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  • Writer's pictureAlex First

Golden Square (228 Little Bourke Street, Melbourne)

The Rising cultural and artistic festival, which has taken over from what used to be called White Night and the International Arts Festival, kicked off on 1st June and runs until 12th June.

It comprises 225 events, featuring 801 local and international artists. Their canvas is the city at night. I speak of streets, gardens, carparks, waterways and rooftops. An explosion of culture in the winter chill.

First up, I took in Golden Square, which comprises a series of exhibits in the heart of Chinatown – in the Golden Square carpark, no less.

QR codes give you more of an understanding than I got simply by standing and watching and listening.

My favourite was a work by Paul Yore, who lives and works in Gippsland, called Seeing is believing, but feeling is the truth.

It features neon signs in evocative colours plastered all over a large, six by five metre installation with a domed roof that you can walk into.

There are symbols like stars, a pineapple, a tap, a pine tree and many, many more. Couple those with words, such as free!, Truth Isn’t Truth, Believing, Captain Cook etc.

Inside are three popular culture sculptures with mirrored sides giving the impression of greater expanse.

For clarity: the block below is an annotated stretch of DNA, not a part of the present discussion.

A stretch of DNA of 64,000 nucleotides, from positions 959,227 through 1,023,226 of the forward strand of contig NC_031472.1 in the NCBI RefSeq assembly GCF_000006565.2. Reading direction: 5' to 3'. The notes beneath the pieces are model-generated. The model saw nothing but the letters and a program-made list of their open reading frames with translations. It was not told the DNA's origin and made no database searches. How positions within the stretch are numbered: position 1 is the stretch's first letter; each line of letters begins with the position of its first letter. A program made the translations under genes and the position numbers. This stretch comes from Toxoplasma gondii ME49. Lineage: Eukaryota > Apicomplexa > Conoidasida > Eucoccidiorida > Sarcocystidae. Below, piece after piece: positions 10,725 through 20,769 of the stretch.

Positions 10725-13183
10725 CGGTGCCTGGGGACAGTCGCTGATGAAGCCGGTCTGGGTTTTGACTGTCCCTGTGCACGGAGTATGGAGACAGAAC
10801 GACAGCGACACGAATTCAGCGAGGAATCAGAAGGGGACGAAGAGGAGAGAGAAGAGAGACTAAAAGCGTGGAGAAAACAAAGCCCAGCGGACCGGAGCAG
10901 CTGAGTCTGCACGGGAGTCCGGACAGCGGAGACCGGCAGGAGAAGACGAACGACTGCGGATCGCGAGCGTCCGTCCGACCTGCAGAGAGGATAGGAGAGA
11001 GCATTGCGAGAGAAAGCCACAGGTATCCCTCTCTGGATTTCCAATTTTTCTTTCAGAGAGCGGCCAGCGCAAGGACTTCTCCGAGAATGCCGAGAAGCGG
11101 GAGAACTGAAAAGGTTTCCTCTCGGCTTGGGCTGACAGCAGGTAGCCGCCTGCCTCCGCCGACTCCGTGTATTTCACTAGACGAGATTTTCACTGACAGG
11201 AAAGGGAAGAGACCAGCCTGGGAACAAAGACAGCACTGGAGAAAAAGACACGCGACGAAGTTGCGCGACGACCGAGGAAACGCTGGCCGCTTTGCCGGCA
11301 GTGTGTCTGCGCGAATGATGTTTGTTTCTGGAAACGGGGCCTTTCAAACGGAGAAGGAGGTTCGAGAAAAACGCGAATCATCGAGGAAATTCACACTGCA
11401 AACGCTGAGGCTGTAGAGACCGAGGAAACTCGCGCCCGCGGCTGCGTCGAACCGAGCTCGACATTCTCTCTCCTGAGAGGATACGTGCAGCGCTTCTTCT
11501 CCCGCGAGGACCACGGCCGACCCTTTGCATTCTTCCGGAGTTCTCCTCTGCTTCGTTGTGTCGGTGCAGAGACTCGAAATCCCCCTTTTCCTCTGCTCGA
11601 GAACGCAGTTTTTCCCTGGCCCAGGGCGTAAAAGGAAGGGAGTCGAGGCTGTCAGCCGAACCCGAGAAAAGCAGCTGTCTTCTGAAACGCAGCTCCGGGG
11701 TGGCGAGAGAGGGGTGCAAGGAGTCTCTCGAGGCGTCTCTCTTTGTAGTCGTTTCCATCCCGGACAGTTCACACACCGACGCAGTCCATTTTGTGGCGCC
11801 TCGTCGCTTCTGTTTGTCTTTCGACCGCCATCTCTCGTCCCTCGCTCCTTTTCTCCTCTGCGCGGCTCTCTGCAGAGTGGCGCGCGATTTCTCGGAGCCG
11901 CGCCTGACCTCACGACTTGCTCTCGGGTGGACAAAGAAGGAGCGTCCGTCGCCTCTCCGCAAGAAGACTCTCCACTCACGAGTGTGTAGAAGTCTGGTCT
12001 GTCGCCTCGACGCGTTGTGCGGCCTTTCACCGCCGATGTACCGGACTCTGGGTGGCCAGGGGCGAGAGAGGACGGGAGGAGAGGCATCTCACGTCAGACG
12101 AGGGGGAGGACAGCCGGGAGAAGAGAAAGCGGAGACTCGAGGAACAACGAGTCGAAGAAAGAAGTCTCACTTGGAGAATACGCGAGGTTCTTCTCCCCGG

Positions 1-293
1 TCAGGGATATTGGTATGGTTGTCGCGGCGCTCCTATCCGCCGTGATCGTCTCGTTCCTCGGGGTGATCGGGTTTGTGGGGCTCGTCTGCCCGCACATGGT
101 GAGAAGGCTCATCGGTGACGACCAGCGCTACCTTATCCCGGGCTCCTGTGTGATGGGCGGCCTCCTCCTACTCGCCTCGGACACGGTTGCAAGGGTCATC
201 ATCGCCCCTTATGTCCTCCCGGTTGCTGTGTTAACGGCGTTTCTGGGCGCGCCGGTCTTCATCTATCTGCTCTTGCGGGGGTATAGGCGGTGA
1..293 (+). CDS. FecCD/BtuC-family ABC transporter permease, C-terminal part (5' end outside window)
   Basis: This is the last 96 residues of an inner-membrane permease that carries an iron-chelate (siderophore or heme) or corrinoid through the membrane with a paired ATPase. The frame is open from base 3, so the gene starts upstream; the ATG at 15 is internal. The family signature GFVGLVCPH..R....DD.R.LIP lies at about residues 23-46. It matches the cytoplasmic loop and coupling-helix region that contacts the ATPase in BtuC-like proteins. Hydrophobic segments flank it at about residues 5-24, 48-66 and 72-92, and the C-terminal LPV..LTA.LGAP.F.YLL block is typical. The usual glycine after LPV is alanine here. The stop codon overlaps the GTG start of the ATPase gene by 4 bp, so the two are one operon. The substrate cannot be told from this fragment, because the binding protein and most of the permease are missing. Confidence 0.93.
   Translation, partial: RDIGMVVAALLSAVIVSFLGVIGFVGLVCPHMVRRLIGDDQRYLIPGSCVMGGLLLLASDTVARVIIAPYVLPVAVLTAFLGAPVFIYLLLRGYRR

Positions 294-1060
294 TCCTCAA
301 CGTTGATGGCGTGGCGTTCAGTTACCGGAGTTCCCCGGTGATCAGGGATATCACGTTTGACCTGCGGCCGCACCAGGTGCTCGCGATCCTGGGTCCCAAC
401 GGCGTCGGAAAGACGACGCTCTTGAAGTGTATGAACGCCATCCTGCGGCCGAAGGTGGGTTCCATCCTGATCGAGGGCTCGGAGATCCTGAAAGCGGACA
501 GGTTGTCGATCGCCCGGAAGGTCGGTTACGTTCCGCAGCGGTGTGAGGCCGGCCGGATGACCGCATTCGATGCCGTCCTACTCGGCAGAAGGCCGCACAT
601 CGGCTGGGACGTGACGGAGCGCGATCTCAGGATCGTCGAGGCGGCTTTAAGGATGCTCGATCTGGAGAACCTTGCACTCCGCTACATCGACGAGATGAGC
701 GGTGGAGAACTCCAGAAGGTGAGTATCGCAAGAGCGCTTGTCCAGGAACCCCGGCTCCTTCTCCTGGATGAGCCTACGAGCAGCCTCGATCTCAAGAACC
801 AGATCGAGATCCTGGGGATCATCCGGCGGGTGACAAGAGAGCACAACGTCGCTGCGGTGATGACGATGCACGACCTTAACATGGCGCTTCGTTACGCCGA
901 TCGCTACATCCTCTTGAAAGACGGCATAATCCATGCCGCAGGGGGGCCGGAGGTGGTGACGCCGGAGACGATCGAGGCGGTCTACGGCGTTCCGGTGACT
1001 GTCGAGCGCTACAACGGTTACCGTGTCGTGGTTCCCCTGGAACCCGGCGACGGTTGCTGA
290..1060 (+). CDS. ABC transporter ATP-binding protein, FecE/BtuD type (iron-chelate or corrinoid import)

I couldn’t get enough of the cornucopia of ideas. The installation has a strong “wow” factor and made me feel happy.

Among the audio-visual installations that are part of Golden Square is a pyramid featuring Africans and imagery. I noted words like “patriarchy” and “sexuality”, but found the spoken word difficult to understand.

So, too, another three-screen audio visual show where I felt the dialect was competing with the music.

A large video screen complete with cartoons and maps deplores violence, exploitation and genocide.

An inflatable of a human head, mouth agape, eyes lit up, with black locks cascading, certainly makes quite a statement. It is an unmistakable drawcard.

Moon worship is the theme of a live, 30-person parade of spirits, dragons and animals moving to the beat of drums, featuring extravagantly attired roller skaters.

From the rooftop it is also hard to miss universal ideas writ large, a six-story projection by the pioneer of text-based public art.

Since the 1970s, Jenny Holzer has distilled universal themes and political thought into text.

I Conjure is projected onto the 19th century façade of the Queen Victoria Women’s Centre.

While much of the work I saw as part of Golden Square was hardly what I would term mainstream, it certainly caused me to stop and think about what just the artists were trying to say.

Food and drink are available to purchase on site and portable toilets have also been set up, so just remember to rug up and bring an umbrella, if appropriate.

You should allow a good hour to take in all that Golden Square has to offer.

To find out more and to book, go to


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